Dylan’s electric ‘betrayal’ of the outraged earnest folkies is of course covered here. But while one of these even tries to assassinate him, everyone he comes across seems out to get a piece of him. A more important character is the challenging BBC interviewer constantly out to pin him down, work out his allegiances, at one point triumphantly announcing his parentage to the world. He typifies everyone else out to access the man beneath the act, the haircut and collection of mannerisms propelled into life by Blanchett. But the very casting of Blanchett reminds us there is no real Dylan underneath the disarming non-sequiters and cryptic put-downs – the act is all there is. I’m not there, remember?
While Blanchett’s been praised for her acting what she’s really doing is impersonating. (The style is similar to, yet greater than, her version of Katherine Hepburn in The Aviator.) In fact, fully half of Dylan’s personas are named after other people, Woody Guthrie, Arthur Rimbaud and Billy the Kid… or more than half if we accept the obvious Jude/Judas comparison. Meanwhile, many of the Dylan songs on the soundtrack are actually performed by others.
One of Dylan’s famous dictums was “a poet tells you what you feel.” Part of his disenchantment with the folk scene came from the didactic, literal interpretation of that statement, the sense that his job was to neatly summarise and sloganise stock notions of oppression. But an artist who can intuit, regurgitate and flatter his audience’s expectations is just a politician who can rhyme. As Jude, Dylan consequently takes the opposite tack of refusing to confirm or deny any interpretation of himself or his music. “You just want me to say what you want me to say,” he complains to the BBC reporter. (Recalling Sillitoe’s “whatever you say I am, that’s what I’m not.”) In the Ballad of a Thin Man scene the reporter obviously imagines the sneering song to be about him, visualizing it as a cage built to trap him. But we immediately cut to the Black Panthers, arguing over their own quite different interpretation. We write the song by the act of hearing it, the process of recording and releasing it is nothing more than the process of turning some meaningless splodgy inkblots into a Rorschach test.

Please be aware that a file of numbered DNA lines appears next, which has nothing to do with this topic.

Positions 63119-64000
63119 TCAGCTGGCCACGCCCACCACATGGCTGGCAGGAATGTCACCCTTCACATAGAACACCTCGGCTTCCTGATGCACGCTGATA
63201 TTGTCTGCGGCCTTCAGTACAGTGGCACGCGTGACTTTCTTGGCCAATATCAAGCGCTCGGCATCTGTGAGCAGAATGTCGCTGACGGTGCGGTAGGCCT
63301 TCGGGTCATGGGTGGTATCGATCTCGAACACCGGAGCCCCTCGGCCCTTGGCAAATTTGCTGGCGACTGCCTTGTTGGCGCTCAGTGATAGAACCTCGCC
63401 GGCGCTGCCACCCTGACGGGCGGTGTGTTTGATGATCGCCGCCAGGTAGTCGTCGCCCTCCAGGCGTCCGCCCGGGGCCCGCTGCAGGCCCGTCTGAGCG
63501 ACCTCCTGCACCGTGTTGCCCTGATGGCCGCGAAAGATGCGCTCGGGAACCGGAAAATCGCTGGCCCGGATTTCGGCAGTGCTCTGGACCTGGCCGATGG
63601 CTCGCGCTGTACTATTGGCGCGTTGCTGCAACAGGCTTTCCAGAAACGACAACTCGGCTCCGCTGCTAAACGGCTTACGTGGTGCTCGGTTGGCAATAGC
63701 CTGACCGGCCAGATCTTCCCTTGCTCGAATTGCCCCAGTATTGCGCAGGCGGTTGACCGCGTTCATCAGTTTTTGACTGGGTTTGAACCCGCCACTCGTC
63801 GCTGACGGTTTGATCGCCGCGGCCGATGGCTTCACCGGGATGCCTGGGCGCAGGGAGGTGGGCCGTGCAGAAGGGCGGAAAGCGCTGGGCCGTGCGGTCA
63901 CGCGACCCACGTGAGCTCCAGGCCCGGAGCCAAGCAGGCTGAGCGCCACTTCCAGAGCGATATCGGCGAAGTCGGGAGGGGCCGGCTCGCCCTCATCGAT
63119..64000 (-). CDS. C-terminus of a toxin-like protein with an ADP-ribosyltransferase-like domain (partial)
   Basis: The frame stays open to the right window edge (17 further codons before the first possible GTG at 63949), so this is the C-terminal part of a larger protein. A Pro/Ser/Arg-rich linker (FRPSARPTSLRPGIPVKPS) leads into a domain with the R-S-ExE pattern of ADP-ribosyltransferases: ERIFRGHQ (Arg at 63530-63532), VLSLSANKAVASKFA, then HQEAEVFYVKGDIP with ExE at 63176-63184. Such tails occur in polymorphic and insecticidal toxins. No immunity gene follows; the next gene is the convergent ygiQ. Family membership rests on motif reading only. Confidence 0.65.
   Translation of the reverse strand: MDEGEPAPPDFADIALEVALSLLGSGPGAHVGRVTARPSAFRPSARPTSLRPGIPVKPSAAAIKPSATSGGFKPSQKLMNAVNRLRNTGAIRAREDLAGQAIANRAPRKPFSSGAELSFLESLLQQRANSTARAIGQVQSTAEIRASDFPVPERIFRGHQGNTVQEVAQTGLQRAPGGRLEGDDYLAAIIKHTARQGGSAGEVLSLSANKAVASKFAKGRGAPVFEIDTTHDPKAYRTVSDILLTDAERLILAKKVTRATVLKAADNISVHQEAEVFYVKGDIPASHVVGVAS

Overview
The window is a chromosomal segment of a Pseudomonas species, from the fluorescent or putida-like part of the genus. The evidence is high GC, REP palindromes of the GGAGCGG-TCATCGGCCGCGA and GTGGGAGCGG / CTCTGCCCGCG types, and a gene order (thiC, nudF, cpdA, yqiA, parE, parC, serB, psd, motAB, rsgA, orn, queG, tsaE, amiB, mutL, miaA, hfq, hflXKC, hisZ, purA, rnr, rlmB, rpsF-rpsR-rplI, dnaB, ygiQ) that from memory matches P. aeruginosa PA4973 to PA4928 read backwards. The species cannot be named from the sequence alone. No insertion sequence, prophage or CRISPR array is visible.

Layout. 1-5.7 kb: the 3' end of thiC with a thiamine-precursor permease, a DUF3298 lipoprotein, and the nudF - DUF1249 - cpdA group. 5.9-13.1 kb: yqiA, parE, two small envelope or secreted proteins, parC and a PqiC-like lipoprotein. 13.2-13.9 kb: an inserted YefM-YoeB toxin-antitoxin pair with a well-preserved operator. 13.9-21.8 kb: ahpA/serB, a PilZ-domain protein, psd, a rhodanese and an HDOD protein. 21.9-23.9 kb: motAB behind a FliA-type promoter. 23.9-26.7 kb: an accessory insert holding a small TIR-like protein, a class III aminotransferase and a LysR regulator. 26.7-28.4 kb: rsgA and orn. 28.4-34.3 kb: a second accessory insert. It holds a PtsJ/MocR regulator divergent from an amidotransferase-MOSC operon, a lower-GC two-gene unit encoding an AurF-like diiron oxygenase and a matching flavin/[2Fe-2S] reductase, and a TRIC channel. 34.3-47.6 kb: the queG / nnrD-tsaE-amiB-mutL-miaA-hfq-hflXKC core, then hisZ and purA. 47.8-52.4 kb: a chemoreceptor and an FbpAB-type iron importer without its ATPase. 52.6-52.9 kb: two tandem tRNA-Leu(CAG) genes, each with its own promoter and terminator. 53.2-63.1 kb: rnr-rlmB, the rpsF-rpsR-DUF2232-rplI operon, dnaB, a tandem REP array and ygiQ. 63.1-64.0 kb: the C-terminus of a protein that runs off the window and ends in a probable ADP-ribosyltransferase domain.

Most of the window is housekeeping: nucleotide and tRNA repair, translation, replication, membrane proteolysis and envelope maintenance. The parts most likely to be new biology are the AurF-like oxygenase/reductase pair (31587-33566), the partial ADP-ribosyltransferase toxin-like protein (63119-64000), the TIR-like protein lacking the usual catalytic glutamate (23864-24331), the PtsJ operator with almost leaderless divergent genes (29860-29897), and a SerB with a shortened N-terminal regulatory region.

Jude is a kind of anti-messiah or devil clown, his hurtling life becoming like the speed pills he continually necks. He’s living off all the negative energy (the hostile press, the angry crowds, screwed –up sexual encounters), at the same time as it’s killing him. Though Jude most epitomises this aspect of Dylan, it’s prevalent throughout. ‘Rimbaud’ warns us never to create anything, for the object will then get stuck in time and people will act as though you’re still beholden to it. The film starts and ends with scenes of different Dylans riding the boxcars, the blues image of escape. The artist’s job is to keep moving while leaving as short a shadow as possible, as if he’s perpetually behind enemy lines.
4. The Dylans They Aren’t Really A-Changin’
Praising the film in the Guardian, Peter Bradshaw comments it “addresses an unfashionable subject, the artists need to change in order to survive.” In some ways the earlier Velvet Goldmine dealt with a similar theme, with its focus on Bowie. But despite Bowie even writing a song called Changes, Dylan seems more associated with change - largely for the very reason you don’t get the sense of him playing out a set of characters. To say Ziggy was not ‘really’ Bowie, just a role, would be a banality. To say Dylan’s protest singing years were just a role would be quite another.